After the switch at 30th Street Station, I stretched out on the seat, my audio intake alternating between Wilco's new album and the elderly couple behind me talking about the Art Museum as the sights of the Main Line rolled by. As I exited at Villanova, a young child squealed with excitement when Amtrak whizzed by, his father clearly having brought him here to see this. The campus was surprisingly bustling; turns out it was alumni reunion weekend, and the campus was a practical open house to a visitor like myself -- St Thomas of Villanova Catholic Church, Dougherty Hall, the Final Four Wildcats' home Pavilion. I just missed the free beer at the Class of '94 tent.

I headed over to the Route 100, the interurban I'd intended to catch in Norristown. Now, I was heading into Upper Darby's 69th Street Terminal. Only thing was, the thing had to stop to pick me up. It's a train platform -- I figure the train will stop there. After ten minutes of standing in the sun, one zipped right on by. Rafael, an Upper Darby kid on his way home from work, asked me if I'd pushed the button. What button? The button that makes the train stop. Oh. You need a button to make the train stop? Duh! I'm a Route 100 noob, I had no idea it was a push-button route, nor had I ever heard of push-button transit. Rafael pushed it for me, and ten minutes later we watched an express car that wasn't going to stop anyway fly by. A good 35 minutes of soaking up rays later, one finally stopped for us.

By the time I got to 69th Street, it was almost time to get back to Market East to meet the others, but with the sun shining now, I wanted to grab a shot of the Tower Theatre. Passing through the vibrant crowd, I saw a group of white Baptist evangelists preaching to an Arab man and a black couple, a mixed, raggedy couple smoking a joint in a cubbie on Ludlow, a group of younger white kids hoping to catch a glimpse of the Decemberists at their tour bus, and the regular black, white, korean and latino shoppers of the district.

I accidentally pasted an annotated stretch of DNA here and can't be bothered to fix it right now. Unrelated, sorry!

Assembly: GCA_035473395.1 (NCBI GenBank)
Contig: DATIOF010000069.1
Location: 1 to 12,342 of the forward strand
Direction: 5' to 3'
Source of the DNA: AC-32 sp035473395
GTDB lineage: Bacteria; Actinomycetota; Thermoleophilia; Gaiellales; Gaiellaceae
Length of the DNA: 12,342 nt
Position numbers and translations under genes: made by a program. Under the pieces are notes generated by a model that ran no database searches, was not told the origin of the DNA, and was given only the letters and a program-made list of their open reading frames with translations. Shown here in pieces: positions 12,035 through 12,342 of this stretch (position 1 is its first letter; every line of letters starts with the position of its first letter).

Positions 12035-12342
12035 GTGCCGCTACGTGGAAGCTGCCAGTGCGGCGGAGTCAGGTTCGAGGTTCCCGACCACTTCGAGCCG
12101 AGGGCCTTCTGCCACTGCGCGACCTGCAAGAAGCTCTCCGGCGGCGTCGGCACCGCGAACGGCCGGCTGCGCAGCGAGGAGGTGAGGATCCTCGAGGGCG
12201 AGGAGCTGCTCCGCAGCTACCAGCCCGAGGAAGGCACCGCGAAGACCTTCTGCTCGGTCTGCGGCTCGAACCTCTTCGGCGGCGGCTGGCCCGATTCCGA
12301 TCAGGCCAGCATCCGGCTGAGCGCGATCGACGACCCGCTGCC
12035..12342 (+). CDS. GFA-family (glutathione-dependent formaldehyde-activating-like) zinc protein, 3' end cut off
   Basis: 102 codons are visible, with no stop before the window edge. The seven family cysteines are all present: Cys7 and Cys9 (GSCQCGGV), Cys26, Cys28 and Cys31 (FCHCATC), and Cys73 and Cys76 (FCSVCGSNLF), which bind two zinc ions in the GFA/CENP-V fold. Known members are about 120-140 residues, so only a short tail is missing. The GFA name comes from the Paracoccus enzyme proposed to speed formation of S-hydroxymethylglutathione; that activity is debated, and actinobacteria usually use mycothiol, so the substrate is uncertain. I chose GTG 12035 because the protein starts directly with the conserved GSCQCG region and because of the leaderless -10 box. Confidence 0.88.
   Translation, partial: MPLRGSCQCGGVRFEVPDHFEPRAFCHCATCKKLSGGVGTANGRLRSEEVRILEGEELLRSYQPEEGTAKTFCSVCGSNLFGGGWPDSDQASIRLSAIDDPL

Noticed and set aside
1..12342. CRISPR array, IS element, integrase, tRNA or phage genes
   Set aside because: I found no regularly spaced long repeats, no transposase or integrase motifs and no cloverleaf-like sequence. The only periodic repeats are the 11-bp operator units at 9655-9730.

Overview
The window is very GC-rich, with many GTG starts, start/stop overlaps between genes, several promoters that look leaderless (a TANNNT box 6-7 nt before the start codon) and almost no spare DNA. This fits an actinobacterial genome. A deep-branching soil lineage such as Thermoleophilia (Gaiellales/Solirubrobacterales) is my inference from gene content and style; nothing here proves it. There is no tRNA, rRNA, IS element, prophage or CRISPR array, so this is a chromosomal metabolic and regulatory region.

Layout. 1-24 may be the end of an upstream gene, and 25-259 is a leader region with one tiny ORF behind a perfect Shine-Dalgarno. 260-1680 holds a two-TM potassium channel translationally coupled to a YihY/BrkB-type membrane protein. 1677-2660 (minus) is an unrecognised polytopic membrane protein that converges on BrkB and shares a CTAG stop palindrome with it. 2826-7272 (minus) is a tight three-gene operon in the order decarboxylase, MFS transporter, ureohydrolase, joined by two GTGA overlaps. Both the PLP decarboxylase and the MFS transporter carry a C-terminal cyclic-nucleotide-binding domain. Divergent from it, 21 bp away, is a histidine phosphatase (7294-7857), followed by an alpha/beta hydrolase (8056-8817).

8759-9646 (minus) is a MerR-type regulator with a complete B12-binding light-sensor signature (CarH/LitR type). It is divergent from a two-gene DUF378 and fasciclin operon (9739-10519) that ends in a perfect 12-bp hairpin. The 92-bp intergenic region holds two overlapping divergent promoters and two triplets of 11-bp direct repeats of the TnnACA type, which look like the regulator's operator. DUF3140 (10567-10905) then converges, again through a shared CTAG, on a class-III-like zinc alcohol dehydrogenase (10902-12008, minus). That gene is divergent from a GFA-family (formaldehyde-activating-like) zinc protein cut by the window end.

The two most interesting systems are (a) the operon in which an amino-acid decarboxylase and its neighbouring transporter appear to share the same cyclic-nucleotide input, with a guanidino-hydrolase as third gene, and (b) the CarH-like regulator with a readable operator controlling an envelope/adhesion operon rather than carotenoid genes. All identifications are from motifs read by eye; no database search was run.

Back on the el, I had one last stop to make, at 56th Street, to get a shot of the late day skyline rising distantly above the elevated tracks. Boarding the next inbound train, I heard a voice say "hey, that's the wrong car." Well look who it is, Steve Ives, on his way back to Market East. He was on his own last run, to Penn's Landing to photograph the bus loop. I left the el at 30th Street and switched to the first inbound trolley, just to add one more route to my day's résumé. At the end of the line, Juniper Street, I was ready for a beer.

And back at Field House pub, directly across the street from Septa's 1234 Market headquarters, about 40 steps from the Starbucks where we'd all started our journeys right upstairs from the el and Market East Station, Steve Ives, Steve Weinik, Chris Dougherty and I did have a beer.

Thanks for riding with us this week.


There are 40 photos, 7M in total size, so please just give the page a moment to load.

–R Bradley Maule

For more of RBM's work, please visit his web site, phillyskyline.com.

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SPECIAL THANKS TO: Steve Ives, Steve Weinik and Chris Dougherty. Also to isepta for the killer site, and even to Septa for the extremely convenient One Day Independence Pass.

The Independence Pass series is archived HERE.